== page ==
New Orleans passed a so-called "fairness ordinance" in 1999, banning discrimination in housing, employment and public accommodation. Shreveport followed suit last year. Later this month, the Baton Rouge Metro Council is slated to consider an ordinance to prohibit discrimination based on race, color, religion, national origin, age, disability, sex, veteran status, and, yes, gender identity and sexual orientation. But here it looks to be a tougher sell.
Rebekah Allen, city hall reporter for The Advocate, discusses the dynamics at play.
In their long list of recommendations for how the state could save money, the Jindal administration's consultants, Alvarez & Marsal, suggested Louisiana could find a billion dollars in savings from the Office of Group Benefits (OGB) over the next five years -- largely by redesigning state employee health insurance plans and what they cover.
Dr. Phillip Brantley, senior scientist at the Pennington Biomedical Research Center, has been looking into whether specifically the state could save money by covering medical treatment for severe obesity.
Tonight at 8 PM, the Unitarian Church will be filled with the rolling rhythms of award winning bluegrass. Though The Claire Lynch Band might not be a mainstream name, the band and its members are well-known and respected in the bluegrass community. Claire Lynch, who heads the band, spoke with Elizabeth Eads earlier this week while on the road heading to Baton Rouge.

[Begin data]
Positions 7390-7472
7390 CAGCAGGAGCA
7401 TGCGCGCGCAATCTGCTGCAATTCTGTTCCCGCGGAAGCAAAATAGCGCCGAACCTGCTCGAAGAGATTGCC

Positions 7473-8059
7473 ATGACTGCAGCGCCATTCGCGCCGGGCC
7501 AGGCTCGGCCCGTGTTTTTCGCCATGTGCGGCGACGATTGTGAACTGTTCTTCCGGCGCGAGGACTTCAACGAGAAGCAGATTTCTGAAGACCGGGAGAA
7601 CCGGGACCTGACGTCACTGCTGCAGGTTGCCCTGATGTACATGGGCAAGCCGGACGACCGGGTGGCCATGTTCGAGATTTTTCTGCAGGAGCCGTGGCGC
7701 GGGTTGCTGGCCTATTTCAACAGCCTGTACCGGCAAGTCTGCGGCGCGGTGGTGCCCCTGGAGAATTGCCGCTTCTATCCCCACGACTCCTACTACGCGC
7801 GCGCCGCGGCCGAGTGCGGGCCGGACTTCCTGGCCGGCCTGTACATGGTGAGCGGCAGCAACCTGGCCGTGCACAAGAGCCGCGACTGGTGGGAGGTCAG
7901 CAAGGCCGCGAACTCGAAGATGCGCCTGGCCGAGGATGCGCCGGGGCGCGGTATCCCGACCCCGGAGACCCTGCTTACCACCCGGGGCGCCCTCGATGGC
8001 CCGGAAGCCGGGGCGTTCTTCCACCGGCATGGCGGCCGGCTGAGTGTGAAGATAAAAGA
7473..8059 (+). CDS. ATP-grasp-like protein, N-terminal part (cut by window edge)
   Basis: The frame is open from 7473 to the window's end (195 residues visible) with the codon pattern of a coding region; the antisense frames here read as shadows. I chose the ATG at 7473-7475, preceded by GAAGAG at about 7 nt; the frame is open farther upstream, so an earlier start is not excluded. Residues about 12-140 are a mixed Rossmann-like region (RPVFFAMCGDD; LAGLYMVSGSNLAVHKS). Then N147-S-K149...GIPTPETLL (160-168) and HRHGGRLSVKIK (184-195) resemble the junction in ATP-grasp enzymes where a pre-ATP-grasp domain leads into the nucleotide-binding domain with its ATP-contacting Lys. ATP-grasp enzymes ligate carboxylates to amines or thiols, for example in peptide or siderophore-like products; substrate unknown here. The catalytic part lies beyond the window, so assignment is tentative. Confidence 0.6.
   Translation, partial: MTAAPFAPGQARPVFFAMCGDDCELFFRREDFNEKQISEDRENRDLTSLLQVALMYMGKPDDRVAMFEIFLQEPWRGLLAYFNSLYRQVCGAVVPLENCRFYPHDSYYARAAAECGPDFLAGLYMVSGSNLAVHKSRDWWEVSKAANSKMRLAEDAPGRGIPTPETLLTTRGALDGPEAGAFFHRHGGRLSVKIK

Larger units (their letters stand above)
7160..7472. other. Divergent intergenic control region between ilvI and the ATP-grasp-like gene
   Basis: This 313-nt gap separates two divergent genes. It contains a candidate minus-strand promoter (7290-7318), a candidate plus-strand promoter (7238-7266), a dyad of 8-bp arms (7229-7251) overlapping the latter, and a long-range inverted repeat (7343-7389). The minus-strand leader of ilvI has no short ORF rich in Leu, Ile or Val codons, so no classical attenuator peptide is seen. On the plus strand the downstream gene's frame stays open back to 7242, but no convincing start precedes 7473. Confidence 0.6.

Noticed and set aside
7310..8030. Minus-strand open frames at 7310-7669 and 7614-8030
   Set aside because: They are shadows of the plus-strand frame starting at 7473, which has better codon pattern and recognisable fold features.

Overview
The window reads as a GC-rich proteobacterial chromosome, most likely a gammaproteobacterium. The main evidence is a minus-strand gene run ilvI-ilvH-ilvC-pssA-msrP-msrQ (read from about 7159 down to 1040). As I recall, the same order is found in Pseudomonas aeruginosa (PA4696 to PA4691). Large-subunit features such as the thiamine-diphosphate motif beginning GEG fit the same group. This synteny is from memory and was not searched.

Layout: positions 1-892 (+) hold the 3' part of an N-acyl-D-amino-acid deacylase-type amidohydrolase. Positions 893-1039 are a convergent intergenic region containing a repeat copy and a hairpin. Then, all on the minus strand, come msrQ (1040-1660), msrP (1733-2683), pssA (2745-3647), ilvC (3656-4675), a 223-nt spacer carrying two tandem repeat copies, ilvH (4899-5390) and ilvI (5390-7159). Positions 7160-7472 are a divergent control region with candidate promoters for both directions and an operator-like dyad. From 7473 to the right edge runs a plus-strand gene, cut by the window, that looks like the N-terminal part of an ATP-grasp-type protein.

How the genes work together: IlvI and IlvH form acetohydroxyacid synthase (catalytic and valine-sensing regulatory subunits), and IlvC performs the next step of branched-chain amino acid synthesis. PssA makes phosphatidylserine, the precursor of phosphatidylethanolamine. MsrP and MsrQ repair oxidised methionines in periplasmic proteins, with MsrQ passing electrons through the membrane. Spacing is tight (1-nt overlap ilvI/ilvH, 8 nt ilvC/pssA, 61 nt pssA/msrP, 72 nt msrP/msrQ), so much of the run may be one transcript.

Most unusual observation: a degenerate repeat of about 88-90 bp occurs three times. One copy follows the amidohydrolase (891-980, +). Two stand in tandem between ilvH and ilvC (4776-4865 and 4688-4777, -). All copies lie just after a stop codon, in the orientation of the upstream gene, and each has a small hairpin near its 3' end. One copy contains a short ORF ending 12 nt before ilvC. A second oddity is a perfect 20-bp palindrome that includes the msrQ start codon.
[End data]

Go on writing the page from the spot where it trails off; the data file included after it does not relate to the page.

The Claire Lynch Band-Once the Teardrops Start to Fall
On June 30, WRKF is bringing the daily business show Marketplaceback to the air, weekdays at 5:30 p.m. And you’ll hear the Marketplace Morning Report at 51 minutes past the hour during Morning Edition on weekday mornings.
The return of Marketplace gives us an excuse to talk with host, Kai Ryssdal, about how Louisiana fits in to the bigger economic picture.
Efforts to get payday loan reform in Louisiana failed in the state legislature during the recently concluded session. The advocacy group Together Louisiana has since sent a letter to the Consumer Financial Protection Bureau asking for safeguards to be enacted nationally.
Together Louisiana wants the bureau to implement new rules that would prohibit issuing payday loans to borrowers already in debt or unable to afford repayment, and increase the reporting requirements on payday loan transactions.
Doctors providing abortions in Louisiana will need admitting privileges at a nearby hospital according to a law signed by Gov. Bobby Jindal Thursday.
Supporters of Louisiana’s new law say it’s aimed at protecting a woman in the event something goes wrong with an abortion.
Advocates for access say the requirements could lead to the closure of all the clinics providing abortions in Louisiana, except for two in north Louisiana whose doctors already have admitting privileges at nearby hospitals.